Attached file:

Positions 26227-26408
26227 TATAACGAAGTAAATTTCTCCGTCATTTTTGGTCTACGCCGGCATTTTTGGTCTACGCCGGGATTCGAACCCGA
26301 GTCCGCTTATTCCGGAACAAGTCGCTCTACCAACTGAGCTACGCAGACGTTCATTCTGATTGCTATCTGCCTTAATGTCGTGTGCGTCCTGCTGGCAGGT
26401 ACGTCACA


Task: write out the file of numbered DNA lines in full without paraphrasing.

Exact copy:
Positions 26227-26408
26227 TATAACGAAGTAAATTTCTCCGTCATTTTTGGTCTACGCCGGCATTTTTGGTCTACGCCGGGATTCGAACCCGA
26301 GTCCGCTTATTCCGGAACAAGTCGCTCTACCAACTGAGCTACGCAGACGTTCATTCTGATTGCTATCTGCCTTAATGTCGTGTGCGTCCTGCTGGCAGGT
26401 ACGTCACA